Music can quite literally light up your whole brain. That’s because as the music plays into your ears, it taps into your emotions. This results in songs making you feel happy, sad, calm, angry, and even a slew of other emotional responses. What you might not have guessed, though, is that music can possibly act as a digital Alzheimer’s drug.
And, if used correctly, it may help people suffering from the disease immensely.
Music could act as a digital Alzheimer’s drug
Born Bonakdarpour, an associate professor of neurology at the Feinberg School of Medicine told The Daily Beast that the areas that process music in your brain are the last to go when dealing with Alzheimer’s. As such, music may work as a sort of digital Alzheimer’s drug, stimulating those parts of the brain.
Bonakdarpour has spent his career studying the effect that music can have on conditions and illnesses like Alzheimer’s. He says that playing music for patients dealing with Alzheimer’s, Parkinson’s, and dementia can “wake them up” in a way. As such, he says music-based treatments show promising and powerful results.
The results of using music as something like a digital Alzheimer’s drug, as well as treatment for other diseases, have proven so successful that music intervention and music therapy have become very popular in recent years.
However, finding a good music therapist can be difficult, especially for those who live in more remote areas of the world.
Barriers and obstacles
This is just one of the logistical barriers in the way of more widespread study and the use of music as an Alzheimer’s drug. Additionally, it’s impossible for a music therapist to be on call 24/7. As such, they aren’t going to always be available to assist with sessions when they may be needed.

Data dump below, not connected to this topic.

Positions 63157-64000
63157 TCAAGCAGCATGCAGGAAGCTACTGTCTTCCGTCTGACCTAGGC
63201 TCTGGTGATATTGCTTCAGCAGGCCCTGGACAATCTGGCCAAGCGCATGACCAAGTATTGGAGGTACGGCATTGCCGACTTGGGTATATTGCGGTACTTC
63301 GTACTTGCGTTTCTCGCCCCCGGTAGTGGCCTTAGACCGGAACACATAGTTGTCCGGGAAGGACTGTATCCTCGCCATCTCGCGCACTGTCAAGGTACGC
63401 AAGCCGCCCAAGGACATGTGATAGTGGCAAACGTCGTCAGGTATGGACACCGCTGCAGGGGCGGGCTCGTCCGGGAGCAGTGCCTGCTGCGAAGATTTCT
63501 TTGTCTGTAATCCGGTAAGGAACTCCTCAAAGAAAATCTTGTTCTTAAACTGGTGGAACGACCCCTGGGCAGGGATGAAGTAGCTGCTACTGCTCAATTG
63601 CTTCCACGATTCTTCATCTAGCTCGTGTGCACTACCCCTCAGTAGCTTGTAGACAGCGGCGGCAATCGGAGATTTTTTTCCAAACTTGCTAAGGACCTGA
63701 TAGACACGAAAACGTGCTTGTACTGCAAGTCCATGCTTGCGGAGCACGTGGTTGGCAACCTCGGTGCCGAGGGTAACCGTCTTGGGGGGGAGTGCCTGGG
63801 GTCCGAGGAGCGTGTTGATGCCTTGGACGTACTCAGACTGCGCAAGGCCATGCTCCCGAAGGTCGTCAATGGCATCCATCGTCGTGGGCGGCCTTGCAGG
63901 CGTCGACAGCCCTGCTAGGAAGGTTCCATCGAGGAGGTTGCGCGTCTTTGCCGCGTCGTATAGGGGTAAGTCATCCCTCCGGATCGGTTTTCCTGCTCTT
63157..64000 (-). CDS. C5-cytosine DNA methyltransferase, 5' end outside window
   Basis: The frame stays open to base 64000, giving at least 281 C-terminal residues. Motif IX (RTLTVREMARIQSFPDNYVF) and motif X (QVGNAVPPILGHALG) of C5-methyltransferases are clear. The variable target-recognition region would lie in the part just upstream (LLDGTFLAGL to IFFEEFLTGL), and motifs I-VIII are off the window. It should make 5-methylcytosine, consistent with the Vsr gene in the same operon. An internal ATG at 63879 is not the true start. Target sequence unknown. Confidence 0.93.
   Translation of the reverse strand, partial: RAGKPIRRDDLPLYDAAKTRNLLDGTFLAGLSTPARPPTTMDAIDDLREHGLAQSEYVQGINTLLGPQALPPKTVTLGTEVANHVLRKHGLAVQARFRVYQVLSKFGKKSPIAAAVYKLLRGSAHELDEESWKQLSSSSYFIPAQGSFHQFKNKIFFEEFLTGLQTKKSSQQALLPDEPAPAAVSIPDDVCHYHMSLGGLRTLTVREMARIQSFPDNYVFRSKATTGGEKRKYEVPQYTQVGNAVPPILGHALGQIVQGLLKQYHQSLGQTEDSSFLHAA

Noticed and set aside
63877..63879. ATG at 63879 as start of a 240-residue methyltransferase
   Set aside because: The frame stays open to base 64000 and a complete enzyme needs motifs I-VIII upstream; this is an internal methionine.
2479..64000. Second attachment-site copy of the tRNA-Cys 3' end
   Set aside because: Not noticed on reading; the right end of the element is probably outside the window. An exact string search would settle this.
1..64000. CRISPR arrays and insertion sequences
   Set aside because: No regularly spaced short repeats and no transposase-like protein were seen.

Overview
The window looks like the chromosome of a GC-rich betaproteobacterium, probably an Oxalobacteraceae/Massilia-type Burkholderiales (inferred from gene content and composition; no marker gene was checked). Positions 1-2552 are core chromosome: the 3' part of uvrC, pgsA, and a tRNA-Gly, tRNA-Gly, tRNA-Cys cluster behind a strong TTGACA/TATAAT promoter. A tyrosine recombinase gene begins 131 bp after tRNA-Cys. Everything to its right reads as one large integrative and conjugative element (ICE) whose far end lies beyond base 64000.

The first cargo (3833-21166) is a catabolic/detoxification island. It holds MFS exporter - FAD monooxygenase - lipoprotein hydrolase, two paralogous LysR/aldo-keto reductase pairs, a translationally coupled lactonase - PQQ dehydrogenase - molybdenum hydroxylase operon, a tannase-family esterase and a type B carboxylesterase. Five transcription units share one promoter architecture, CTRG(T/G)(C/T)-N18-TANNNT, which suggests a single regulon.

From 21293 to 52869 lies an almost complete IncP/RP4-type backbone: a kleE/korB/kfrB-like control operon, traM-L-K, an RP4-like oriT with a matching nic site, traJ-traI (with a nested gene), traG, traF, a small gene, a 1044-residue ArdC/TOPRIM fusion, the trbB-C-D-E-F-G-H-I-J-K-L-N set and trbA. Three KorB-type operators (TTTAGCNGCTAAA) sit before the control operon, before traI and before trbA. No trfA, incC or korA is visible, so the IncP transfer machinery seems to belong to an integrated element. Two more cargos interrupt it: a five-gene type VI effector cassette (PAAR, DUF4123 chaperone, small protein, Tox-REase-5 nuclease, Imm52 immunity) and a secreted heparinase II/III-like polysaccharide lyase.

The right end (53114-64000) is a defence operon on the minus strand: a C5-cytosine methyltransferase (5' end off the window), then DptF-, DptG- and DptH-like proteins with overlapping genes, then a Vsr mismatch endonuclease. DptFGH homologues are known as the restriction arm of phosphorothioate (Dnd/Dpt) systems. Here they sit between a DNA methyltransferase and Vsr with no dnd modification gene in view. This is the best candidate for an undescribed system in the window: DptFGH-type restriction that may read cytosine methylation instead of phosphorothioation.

But these obstacles aren’t being ignored. In fact, a health tech startup called LUCID is trying to solve many of those problems. The startup developed an AI platform that it claims can combine machine learning with neuroscience. This can then help reduce feelings of anxiety and other things in adults.
The company held a successful clinical trial in March. This trial showed that LUCID’s AI could create and generate playlists of music and beats that helped reduce anxiety in individuals.
The songs were also unique to each listener, not just a random playlist off Spotify or Apple Music. As such, it could tailor sounds to each listener, allowing their brains to fully connect with the noise.
If LUCID wants to take this idea and turn it into a digital drug for Alzheimer’s, it still has a way to go. Not only does it need to overcome those hurdles, but it also needs to refine the product to work with these patients specifically. Lowering anxiety and treating a disease that literally eats away at the mind are two different things.
Still, it’s a very promising idea and ultimately could open new doors for treating these crippling diseases that so many people live with.